To See What Homer
Here you will experience life among the Grunts, who slept in the mud of the Ho Chi Minh Trail on the Cambodia/Laos Border. There are stories of unsung heroes, bravery, regrets, and haunting mistakes. I was a Platoon Leader, Executive Officer, Headquarters Commander in base camp, and a Company Commander in the field. Come along as I recall courage, death, anger, fear, sadness, and red Pleiku mud. Arriving a Second Lieutenant and leaving a Captain after two consecutive tours, nearly destroyed me psychologically. Go on to the 4th Infantry Division Unit Pages to get the full story.
Ivy Leaf Shoulder Patch
the 4th Infantry Division
Click here for more info on patch symbolism
Bullets was the nickname
of 1/8th Infantry. We wore a bullet in the camouflage band of our steel pots, a sign we did not intend to be captured alive!
Above - Me as XO
of B/1/8 on run from Dak To to Pleiku during the dusty dry season.
Below - Bathing in a stream at Polei Kleng, just minutes before a mortar attack and my departure to join Task Force Alpha.
"Thou Shalt Not Kill."
Someone I deeply regret KILLING, was a young NVA Medic, Hoàng Ngọc Đảm.
This photo of Dam is on an Altar in his family's home. To view other Personal Documents carried by this heroic Medic, the story of our deadly encounter, and the impact of returning these personal documents to his family and village, nearly 35 years later, click on the photo. This simple act resolved only one of the nearly 200,000 missing in action cases Vietnam is still desperately investigating. In May 2008 I returned to Vietnam and aided the Hoang family in locating and returning Dam's remains to the family cemetery.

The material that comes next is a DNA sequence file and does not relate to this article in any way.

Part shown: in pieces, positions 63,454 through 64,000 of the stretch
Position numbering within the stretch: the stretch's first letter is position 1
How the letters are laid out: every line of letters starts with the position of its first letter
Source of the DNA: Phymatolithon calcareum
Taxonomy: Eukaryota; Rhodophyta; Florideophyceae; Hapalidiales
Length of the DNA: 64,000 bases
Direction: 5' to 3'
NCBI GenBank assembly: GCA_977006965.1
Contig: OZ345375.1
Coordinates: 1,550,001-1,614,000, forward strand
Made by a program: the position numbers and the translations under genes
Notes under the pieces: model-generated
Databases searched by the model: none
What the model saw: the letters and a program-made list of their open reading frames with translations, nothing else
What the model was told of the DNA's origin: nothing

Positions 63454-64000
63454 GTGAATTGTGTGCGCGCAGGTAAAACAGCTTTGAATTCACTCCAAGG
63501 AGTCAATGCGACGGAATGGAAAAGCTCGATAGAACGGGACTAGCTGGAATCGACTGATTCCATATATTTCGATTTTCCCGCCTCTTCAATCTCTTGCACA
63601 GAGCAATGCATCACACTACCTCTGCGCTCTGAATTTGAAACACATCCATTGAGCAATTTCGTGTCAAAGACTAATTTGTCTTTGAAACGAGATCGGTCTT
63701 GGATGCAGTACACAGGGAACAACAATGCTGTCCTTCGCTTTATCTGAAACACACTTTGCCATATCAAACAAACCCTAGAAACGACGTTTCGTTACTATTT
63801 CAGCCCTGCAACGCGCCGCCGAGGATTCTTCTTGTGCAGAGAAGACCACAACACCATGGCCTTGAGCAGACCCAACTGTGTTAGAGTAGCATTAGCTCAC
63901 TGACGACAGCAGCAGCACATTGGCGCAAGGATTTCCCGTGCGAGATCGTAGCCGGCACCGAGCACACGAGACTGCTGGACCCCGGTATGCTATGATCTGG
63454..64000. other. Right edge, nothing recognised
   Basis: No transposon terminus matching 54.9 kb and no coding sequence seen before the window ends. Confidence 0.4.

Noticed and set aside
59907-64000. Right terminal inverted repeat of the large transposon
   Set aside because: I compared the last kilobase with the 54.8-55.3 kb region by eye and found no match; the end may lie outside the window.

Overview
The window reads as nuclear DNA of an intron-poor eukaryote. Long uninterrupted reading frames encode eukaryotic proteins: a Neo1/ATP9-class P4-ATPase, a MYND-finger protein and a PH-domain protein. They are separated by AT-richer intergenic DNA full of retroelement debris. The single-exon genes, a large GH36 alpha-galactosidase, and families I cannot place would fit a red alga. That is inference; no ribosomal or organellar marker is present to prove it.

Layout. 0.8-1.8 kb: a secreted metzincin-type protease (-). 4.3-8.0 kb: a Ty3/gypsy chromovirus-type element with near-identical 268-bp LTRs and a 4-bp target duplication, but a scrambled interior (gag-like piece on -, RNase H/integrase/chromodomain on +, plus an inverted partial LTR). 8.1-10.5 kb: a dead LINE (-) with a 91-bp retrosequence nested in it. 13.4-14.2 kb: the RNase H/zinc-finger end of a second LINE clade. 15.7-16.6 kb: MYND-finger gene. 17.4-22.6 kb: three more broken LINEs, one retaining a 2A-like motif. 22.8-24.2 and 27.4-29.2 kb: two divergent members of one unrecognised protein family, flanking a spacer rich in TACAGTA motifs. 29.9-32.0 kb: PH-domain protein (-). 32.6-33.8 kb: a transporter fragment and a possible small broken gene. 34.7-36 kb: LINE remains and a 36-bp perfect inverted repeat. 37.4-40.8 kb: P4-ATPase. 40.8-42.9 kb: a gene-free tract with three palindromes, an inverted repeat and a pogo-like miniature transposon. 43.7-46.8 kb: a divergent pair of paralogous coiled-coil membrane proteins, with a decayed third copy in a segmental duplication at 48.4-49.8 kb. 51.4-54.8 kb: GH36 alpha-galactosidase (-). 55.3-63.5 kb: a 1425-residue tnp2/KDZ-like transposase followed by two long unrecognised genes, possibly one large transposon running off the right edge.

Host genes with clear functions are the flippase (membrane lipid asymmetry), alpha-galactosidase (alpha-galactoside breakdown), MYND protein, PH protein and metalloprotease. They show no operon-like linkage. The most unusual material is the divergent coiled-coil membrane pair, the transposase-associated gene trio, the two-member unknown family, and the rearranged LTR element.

Nation Books released Wandering Souls: Journeys With the Dead and the Living in Viet Nam late in September 2009. On March 19, 1969, then young First Lieutenant Homer R. Steedly, Jr., shot and killed a North Vietnamese Medic, Hoàng Ngọc Đảm, when they met on a jungle trail. Nearly forty years later he returned to locate and bury Dam's remains in the village cemetery. This book tells that emotional journey with details from both sides. It is a captivating story written by Wayne Karlin, a former Marine Corp helicopter door gunner in Vietnam, who has written extensively on the Vietnam War and visits the country often. The "Thou Shalt Not Kill" section above tells of his aid in my journey. My version of the story pales in comparison to Wayne's. Everyone should read this story. It will touch your very soul.
To read my complete story, click My Combat Stories. To read about the other units, who served with me in the 4th Infantry in Vietnam, click on 4th Infantry Division Unit Pages. These links also appear on the floating menu for Java equipped browsers.
Any of you who served with me, please contact me and tell me what you remember of these events. I can't be sure my memories are accurate after over all this time and I know each of you have different viewpoints and memories. You all have stories to tell, many that I was too busy to even notice. Write, email, send photo's, video, audio tapes. I will incorporate all stories into this site's guestbook and return your precious materials to you safely. I want to tell our story from all our perspectives. It's time everyone found out about us and what we did over there. Not all heroes got medals, in fact most did not. I do not remember all your names, but I do remember your courage every day, when I wake up alive and free, and again every night before I fall asleep. Help me to keep the memories of those we left behind alive for future generations. As John Lennon so aptly said in his 1969 single, lets just "Give Peace a Chance".